Rising demands from labor top the list of challenges for the airline industry as it heads into 2016.
A widespread view is that the industry has fundamentally changed, a result of consolidation, industrywide capacity discipline, lower labor costs and ancillary fees. Additionally, lower fuel prices have added billions of dollars in cost savings.
But as the industry sees record profit, workers who made concessions in the first decade of the 2000s will be seeking repayment.
"As benefits from post-bankruptcy restructuring diminish and contracts are becoming amendable, wage escalation is creating upward pressure on cost structures across the industry," Credit Suisse analyst Julie Yates wrote in a recent report.
"2016 will mark the seventh year of industry profitability, making this the longest up-cycle in the history of the industry," Yates said. "High-teens operating margins are twice those of the prior peak during the late '90s."
Lower labor costs have been contributed to a striking transformation. As American CEO Doug Parker said on the carrier's third-quarter earnings call, in 2005 the cost of Brent oil averaged about $55 a barrel, about the same as in 2015.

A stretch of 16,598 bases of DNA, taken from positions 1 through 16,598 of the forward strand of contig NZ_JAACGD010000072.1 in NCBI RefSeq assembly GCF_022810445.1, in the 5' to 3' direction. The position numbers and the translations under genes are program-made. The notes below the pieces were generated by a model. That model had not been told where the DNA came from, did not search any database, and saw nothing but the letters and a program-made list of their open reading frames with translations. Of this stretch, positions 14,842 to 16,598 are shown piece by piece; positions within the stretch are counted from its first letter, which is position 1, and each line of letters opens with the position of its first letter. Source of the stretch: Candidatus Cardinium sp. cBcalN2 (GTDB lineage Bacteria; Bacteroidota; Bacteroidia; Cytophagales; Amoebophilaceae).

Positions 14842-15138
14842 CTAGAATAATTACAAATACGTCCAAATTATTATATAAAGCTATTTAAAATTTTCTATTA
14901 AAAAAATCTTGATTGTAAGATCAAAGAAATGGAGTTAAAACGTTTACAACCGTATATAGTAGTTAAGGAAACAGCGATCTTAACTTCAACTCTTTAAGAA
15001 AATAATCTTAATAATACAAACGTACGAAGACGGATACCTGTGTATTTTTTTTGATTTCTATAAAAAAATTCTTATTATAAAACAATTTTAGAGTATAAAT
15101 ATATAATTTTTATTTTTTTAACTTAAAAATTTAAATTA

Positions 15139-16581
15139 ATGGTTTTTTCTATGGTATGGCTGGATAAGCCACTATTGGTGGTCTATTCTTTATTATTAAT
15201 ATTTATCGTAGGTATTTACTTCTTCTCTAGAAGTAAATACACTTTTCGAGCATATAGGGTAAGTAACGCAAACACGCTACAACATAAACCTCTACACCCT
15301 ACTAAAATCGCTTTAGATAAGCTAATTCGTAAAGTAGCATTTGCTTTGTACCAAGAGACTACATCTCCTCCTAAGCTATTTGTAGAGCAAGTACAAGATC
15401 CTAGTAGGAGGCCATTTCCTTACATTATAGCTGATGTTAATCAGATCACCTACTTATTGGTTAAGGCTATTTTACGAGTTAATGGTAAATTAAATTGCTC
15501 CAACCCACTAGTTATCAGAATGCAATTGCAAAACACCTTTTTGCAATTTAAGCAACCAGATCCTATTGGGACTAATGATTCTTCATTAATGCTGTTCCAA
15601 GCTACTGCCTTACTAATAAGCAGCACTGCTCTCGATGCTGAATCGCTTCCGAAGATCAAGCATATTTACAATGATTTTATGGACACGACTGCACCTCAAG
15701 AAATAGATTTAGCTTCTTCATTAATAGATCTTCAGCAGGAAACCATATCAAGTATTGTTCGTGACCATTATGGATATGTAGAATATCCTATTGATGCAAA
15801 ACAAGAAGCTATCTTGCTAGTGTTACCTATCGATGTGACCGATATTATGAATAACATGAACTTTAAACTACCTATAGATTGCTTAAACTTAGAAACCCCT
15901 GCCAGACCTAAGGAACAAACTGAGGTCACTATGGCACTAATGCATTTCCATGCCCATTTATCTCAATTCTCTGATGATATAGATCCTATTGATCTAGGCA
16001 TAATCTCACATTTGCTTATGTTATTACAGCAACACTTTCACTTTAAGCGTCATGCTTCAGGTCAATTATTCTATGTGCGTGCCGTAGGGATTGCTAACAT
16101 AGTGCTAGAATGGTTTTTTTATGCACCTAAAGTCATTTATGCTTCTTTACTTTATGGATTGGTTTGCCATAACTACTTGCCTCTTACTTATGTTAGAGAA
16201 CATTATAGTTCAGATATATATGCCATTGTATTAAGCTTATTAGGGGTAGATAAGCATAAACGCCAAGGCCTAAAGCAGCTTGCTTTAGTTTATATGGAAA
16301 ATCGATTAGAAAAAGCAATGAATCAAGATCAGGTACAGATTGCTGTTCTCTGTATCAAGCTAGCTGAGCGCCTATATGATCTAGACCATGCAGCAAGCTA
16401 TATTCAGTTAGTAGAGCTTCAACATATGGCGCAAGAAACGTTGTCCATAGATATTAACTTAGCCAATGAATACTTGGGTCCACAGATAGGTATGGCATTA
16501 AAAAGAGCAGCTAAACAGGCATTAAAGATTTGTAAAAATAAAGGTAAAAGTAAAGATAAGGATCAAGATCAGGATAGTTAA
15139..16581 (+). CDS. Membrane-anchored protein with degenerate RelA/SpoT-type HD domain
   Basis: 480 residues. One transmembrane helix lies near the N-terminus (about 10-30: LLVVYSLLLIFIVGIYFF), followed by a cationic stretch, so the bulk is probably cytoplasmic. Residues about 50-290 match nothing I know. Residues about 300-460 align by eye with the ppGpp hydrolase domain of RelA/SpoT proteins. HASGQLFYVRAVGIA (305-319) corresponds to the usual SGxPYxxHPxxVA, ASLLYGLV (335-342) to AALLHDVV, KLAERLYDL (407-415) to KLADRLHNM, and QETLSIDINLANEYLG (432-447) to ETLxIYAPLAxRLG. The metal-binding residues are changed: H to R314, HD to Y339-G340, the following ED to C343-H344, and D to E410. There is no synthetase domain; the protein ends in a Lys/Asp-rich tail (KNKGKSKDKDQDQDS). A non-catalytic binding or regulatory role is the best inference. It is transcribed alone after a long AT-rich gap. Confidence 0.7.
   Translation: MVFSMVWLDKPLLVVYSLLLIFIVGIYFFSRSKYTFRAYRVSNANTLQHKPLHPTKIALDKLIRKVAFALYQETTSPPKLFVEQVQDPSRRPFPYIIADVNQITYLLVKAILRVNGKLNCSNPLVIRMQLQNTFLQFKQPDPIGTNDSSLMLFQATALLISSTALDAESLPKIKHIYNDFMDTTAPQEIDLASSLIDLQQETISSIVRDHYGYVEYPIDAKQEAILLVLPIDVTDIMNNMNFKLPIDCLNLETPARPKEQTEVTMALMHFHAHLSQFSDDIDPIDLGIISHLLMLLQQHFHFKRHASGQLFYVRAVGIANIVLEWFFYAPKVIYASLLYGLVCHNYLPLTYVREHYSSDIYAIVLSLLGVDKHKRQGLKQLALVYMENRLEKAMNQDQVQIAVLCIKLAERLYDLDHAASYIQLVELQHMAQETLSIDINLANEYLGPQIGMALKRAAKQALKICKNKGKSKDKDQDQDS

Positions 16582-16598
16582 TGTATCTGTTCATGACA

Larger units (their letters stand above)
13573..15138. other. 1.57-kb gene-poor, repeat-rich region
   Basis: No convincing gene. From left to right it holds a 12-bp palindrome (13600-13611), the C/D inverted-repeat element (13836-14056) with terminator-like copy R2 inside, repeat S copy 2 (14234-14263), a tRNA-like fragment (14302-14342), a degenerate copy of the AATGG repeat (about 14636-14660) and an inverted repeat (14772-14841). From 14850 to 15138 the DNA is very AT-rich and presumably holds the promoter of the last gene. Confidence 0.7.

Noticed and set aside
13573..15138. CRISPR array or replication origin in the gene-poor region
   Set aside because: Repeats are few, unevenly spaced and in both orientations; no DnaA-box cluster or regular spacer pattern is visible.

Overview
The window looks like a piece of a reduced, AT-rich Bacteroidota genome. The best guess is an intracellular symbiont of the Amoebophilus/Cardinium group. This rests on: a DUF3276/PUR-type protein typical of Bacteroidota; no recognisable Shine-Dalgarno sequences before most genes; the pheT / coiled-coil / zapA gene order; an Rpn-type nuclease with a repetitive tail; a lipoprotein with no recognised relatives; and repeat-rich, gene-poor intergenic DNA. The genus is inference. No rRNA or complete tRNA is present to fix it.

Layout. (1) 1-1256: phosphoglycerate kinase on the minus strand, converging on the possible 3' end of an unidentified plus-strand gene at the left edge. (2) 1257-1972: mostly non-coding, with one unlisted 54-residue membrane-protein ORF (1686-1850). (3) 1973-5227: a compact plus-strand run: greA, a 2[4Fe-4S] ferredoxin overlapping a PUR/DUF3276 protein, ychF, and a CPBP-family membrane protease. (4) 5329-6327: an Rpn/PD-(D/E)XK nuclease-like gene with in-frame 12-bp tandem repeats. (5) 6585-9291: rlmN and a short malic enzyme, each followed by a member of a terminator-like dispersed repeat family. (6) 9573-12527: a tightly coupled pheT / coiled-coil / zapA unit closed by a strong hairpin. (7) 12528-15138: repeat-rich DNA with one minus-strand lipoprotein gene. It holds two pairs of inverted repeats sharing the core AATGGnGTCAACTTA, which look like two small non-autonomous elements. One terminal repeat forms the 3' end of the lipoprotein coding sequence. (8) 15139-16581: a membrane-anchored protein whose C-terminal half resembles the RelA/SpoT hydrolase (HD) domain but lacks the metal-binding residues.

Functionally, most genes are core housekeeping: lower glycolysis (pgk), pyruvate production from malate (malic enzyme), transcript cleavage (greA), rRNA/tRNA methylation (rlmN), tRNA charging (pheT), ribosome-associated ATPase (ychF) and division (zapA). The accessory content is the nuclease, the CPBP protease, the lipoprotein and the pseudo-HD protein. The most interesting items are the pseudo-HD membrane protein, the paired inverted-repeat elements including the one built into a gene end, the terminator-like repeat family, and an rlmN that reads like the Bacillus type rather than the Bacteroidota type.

But "in 2005, this industry lost $28 billion," Parker said. "In 2015, we're going to make something close to $20 billion. This business is not the same. It's dramatically different. ... If you think this is the old business, you're just not paying attention."
Parker's point was that declining fares, as a response to declining fuel prices, are not something to worry about.
Additionally, two recent analyst reports underscored a continued industry commitment to capacity discipline.
In a report titled "Capacity Outlook Suggests a Chilly Winter," Buckingham Research analyst Dan McKenzie wrote that first- quarter 2016 capacity is set to rise 3.8% from a year earlier, down from 4.1% growth in the current quarter.
However, McKenzie said the capacity increases generally reflect one-time events including Southwest growth at Love Field and efforts by each of the big four carriers to add six to 12 seats in narrowbody cabins. He foresees record profit in 2016 "given the collapse in energy prices" and lists American as his top pick given its ability to boost yields in 2016.
Goldman Sachs analyst Thomas Kim also said he sees a declining rate of capacity gains. He projects capacity growth of 4.4% in 2016. "Notably, low-cost carrier supply seems set to slow, led by significantly slower growth at (Spirit and Southwest)," Kim wrote.
Meanwhile, he estimated, United growth of 1.5% and American growth of 1.9% will be below GDP, while Delta will grow capacity by 3.3%.
This article is commentary by an independent contributor. At the time of publication, the author held no positions in the stocks mentioned.